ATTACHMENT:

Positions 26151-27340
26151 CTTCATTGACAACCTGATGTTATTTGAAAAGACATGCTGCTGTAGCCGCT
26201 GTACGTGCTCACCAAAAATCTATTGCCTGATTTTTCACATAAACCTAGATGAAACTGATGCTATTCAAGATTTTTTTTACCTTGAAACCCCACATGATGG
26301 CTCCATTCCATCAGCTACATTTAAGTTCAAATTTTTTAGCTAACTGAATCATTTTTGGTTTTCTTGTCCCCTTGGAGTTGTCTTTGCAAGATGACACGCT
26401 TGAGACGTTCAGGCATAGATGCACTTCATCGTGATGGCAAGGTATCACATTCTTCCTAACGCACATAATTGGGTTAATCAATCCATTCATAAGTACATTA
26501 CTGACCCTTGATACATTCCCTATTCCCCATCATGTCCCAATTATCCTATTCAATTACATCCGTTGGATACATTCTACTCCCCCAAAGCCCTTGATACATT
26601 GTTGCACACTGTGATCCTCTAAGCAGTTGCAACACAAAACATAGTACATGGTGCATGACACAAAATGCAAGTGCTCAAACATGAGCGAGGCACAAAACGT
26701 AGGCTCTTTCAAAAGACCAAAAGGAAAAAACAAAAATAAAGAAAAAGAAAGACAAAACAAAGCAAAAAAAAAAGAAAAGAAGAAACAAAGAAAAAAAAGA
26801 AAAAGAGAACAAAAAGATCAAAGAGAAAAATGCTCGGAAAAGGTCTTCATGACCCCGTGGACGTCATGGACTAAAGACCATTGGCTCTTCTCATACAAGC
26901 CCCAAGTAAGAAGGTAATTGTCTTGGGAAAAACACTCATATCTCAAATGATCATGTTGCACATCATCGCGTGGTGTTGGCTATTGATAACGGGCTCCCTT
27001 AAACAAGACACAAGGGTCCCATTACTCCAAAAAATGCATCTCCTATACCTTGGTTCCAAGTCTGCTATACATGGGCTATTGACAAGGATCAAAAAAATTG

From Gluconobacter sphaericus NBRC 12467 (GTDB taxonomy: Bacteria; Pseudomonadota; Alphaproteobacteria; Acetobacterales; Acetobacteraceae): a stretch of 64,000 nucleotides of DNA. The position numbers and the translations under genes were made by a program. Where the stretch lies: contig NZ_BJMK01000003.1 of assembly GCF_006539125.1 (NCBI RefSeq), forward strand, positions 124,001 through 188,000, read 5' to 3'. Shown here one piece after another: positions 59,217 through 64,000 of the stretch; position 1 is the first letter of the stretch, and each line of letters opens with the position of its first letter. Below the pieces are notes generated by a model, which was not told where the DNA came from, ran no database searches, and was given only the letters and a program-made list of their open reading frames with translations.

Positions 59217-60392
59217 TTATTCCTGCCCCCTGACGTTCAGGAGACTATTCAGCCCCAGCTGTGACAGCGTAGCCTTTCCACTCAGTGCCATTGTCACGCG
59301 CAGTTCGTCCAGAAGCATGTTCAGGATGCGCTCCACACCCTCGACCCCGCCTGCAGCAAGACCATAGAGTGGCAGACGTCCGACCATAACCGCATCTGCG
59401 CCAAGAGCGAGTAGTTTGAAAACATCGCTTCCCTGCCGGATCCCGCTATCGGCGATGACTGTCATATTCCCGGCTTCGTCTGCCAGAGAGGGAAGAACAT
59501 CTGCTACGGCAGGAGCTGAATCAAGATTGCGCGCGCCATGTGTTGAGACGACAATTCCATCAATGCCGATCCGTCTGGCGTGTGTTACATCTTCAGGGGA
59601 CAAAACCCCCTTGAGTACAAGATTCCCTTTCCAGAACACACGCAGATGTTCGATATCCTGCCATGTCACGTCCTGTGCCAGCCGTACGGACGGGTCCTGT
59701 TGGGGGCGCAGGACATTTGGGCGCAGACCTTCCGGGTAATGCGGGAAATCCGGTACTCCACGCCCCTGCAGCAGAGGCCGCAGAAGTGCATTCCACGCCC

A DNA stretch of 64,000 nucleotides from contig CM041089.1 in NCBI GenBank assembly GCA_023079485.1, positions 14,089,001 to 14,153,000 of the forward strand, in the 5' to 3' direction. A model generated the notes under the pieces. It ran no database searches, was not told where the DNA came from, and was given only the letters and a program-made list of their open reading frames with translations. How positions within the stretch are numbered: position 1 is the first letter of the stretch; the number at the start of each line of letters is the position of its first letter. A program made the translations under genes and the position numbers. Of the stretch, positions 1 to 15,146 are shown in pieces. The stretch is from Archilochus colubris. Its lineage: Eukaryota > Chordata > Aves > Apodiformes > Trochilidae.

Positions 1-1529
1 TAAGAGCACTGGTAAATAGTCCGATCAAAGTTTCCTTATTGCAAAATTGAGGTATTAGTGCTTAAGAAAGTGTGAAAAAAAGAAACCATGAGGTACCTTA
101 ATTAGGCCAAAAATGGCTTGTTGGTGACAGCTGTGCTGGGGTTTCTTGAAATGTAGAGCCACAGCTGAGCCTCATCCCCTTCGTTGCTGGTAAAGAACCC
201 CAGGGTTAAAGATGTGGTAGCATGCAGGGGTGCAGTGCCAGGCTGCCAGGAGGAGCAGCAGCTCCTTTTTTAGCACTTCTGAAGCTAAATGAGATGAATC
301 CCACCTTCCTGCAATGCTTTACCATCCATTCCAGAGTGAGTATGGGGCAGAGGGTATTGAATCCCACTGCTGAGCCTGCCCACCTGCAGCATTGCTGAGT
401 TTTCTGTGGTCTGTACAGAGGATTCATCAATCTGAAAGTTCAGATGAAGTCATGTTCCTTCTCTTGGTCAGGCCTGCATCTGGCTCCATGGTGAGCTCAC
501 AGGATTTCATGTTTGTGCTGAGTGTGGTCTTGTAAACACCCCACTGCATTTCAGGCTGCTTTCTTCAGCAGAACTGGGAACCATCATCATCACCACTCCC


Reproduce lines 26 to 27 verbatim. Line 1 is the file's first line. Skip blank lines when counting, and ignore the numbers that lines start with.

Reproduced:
401 TTTCTGTGGTCTGTACAGAGGATTCATCAATCTGAAAGTTCAGATGAAGTCATGTTCCTTCTCTTGGTCAGGCCTGCATCTGGCTCCATGGTGAGCTCAC
501 AGGATTTCATGTTTGTGCTGAGTGTGGTCTTGTAAACACCCCACTGCATTTCAGGCTGCTTTCTTCAGCAGAACTGGGAACCATCATCATCACCACTCCC